After opening much-watched galleries in Chicago and Seattle that spotlight artists of the African diaspora, the French-Somali gallerist is returning to Paris with newfound perspective and a mission to diversify the city’s burgeoning post-Brexit art market.
Mariane Ibrahim first moved to the U.S. a decade ago when she realized that, despite France’s colonial history in Africa, there simply wasn’t much of a market for art from the continent’s diaspora. Since then, she opened a much-watched gallery in Chicago and has experienced a meteoric rise as one of the art world’s foremost gallerists championing Black creative talent. While most of her expanding roster hails from Africa or are of African descent—Amoako Boafo, Peter Uka, Florine Demosthene, and Maimouna Guerresi among them—she emphasizes that both her gallery and roster shouldn’t be put into a box.
Now, Ibrahim is bringing that message back to Paris by inaugurating a brand-new outpost on Avenue Matignon. Located in a 4,300-square-foot space within a stately Haussmanian building, the three-floor gallery heralds a key moment for the Avenue’s renaissance. The French capital has experienced a renewed sense of optimism and vibrancy within the past year, due in part to post-Brexit fallout that has attracted a multitude of high-profile galleries such as Christie’s, Skarstedt, Perrotin, and White Cube. “The 8th arrondissement reminds us of our initial initiative to move to Chicago, where we felt like there was something new happening,” Ibrahim told Artnet News in March, when her move was first announced. “We’re very lucky to be present for the beginning of a new resurrection of certain areas. Paris is becoming a city that’s going to compete in the major art market, and we’re eager to be a part of that.”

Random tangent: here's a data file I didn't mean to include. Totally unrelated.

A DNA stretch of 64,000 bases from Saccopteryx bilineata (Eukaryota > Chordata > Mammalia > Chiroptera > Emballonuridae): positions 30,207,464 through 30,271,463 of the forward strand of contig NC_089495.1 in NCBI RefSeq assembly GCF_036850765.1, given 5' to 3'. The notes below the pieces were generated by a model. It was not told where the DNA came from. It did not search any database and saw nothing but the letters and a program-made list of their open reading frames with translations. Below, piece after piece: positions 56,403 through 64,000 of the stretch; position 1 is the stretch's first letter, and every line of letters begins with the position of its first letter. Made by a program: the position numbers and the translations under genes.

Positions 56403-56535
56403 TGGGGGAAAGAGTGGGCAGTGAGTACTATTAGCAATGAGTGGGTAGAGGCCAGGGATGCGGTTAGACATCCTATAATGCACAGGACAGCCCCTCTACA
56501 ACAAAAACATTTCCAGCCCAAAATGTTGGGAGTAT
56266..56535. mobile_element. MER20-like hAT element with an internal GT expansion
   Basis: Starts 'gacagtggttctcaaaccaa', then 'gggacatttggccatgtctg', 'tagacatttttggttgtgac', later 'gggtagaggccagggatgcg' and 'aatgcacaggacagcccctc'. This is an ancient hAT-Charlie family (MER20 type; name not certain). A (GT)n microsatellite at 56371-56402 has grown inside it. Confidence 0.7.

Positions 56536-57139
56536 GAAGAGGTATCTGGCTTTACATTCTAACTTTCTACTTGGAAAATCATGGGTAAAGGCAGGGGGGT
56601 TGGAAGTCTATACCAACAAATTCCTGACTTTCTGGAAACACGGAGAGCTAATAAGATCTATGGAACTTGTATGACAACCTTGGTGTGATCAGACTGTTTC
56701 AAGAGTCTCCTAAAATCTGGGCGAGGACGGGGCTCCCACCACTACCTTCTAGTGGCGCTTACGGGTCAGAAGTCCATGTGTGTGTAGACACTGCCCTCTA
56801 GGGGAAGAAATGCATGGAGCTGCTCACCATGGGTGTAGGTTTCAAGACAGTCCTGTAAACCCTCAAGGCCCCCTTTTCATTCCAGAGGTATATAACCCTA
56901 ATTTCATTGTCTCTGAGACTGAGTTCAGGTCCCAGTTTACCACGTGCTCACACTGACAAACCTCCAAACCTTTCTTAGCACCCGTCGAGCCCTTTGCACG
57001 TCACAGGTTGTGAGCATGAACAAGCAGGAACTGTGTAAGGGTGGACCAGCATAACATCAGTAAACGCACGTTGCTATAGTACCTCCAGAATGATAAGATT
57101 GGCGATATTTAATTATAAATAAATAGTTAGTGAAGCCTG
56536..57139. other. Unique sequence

The inaugural exhibition, which opens September 18, explores Ibrahim’s mutual love for both the U.S. and France. Titled “J’ai Deux Amours” (“I Have Two Loves”) after Josephine Baker’s signature song about similar themes, the group show sees each participating artist create two never-before-seen works. It’s a timely homage—Baker will be inducted into the French Panthéon, one of France’s highest honors, for her work with the Resistance during World War II. Ibrahim describes the exhibition as “an anthem for love and connectivity, emphasizing diverse cultural backgrounds as being sacred, especially amidst the rise of cultural resistance and the recent health crisis.”
Ibrahim’s own personal connection with Paris guided her decision to return. (Her French citizenship also came in handy given ongoing travel restrictions.) “Paris is re-enchanted and is reconnecting with what it once was culturally, historically, and artistically,” she says. “We see this as an incredible opportunity for our represented artists to be part of the momentum of the global stage and alerts the significant contribution of artists from the African diaspora to the canon—past, present, and future.”